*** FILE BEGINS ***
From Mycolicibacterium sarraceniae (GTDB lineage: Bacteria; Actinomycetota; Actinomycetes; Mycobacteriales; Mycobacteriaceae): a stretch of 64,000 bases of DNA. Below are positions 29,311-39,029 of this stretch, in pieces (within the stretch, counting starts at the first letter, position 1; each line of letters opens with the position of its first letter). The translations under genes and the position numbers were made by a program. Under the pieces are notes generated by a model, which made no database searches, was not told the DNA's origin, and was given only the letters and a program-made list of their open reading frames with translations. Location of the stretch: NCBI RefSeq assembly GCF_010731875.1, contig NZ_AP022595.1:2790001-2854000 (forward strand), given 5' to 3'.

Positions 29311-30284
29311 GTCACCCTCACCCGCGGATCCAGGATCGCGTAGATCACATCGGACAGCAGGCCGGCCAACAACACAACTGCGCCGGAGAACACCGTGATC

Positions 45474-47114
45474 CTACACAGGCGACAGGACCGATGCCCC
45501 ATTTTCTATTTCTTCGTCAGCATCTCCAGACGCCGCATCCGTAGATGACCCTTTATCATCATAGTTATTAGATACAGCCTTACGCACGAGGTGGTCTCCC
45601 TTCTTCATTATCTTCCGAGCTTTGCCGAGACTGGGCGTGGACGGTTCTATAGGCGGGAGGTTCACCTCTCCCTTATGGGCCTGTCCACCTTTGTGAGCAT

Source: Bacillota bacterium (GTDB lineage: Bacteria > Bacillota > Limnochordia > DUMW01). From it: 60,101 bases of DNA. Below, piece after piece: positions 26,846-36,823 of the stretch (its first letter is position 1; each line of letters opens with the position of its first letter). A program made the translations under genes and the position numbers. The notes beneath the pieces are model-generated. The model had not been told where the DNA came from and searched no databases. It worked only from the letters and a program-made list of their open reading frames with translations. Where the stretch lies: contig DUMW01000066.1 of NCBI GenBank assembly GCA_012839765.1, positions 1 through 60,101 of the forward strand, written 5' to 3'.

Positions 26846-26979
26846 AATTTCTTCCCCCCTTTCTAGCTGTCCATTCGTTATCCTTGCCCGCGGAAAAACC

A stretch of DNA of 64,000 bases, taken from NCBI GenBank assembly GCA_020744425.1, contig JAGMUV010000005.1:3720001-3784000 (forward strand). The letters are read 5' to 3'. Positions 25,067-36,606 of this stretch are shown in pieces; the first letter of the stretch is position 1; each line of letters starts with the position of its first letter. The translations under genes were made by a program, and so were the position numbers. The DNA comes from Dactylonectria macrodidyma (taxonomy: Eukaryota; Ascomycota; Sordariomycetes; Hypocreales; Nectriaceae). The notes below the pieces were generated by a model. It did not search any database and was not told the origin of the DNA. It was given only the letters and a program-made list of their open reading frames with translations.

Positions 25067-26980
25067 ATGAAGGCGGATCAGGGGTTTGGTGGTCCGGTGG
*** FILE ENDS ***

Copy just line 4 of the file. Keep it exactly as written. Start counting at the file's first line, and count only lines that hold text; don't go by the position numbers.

Positions 45474-47114